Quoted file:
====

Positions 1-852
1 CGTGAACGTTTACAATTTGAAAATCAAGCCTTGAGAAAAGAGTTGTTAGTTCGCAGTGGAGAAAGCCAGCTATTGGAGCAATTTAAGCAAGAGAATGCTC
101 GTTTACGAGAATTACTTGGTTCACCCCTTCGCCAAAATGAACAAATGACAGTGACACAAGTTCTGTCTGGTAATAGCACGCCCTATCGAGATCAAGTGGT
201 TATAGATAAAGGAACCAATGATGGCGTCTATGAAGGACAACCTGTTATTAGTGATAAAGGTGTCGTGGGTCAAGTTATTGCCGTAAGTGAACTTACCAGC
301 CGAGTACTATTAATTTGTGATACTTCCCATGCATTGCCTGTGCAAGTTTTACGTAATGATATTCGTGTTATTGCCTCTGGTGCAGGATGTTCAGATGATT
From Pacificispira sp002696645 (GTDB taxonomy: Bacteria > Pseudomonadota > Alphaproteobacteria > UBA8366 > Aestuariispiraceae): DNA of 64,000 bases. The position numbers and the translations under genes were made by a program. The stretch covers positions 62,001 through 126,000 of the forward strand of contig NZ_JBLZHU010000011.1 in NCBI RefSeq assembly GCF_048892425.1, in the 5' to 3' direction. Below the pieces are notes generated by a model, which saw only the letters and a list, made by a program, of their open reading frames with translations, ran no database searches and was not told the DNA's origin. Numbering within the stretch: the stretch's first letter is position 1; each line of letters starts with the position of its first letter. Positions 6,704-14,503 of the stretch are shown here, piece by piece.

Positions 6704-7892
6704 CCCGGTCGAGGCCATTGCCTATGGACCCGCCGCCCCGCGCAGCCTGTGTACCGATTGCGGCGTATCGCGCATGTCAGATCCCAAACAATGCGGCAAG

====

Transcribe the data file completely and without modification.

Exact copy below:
Positions 1-852
1 CGTGAACGTTTACAATTTGAAAATCAAGCCTTGAGAAAAGAGTTGTTAGTTCGCAGTGGAGAAAGCCAGCTATTGGAGCAATTTAAGCAAGAGAATGCTC
101 GTTTACGAGAATTACTTGGTTCACCCCTTCGCCAAAATGAACAAATGACAGTGACACAAGTTCTGTCTGGTAATAGCACGCCCTATCGAGATCAAGTGGT
201 TATAGATAAAGGAACCAATGATGGCGTCTATGAAGGACAACCTGTTATTAGTGATAAAGGTGTCGTGGGTCAAGTTATTGCCGTAAGTGAACTTACCAGC
301 CGAGTACTATTAATTTGTGATACTTCCCATGCATTGCCTGTGCAAGTTTTACGTAATGATATTCGTGTTATTGCCTCTGGTGCAGGATGTTCAGATGATT
From Pacificispira sp002696645 (GTDB taxonomy: Bacteria > Pseudomonadota > Alphaproteobacteria > UBA8366 > Aestuariispiraceae): DNA of 64,000 bases. The position numbers and the translations under genes were made by a program. The stretch covers positions 62,001 through 126,000 of the forward strand of contig NZ_JBLZHU010000011.1 in NCBI RefSeq assembly GCF_048892425.1, in the 5' to 3' direction. Below the pieces are notes generated by a model, which saw only the letters and a list, made by a program, of their open reading frames with translations, ran no database searches and was not told the DNA's origin. Numbering within the stretch: the stretch's first letter is position 1; each line of letters starts with the position of its first letter. Positions 6,704-14,503 of the stretch are shown here, piece by piece.

Positions 6704-7892
6704 CCCGGTCGAGGCCATTGCCTATGGACCCGCCGCCCCGCGCAGCCTGTGTACCGATTGCGGCGTATCGCGCATGTCAGATCCCAAACAATGCGGCAAG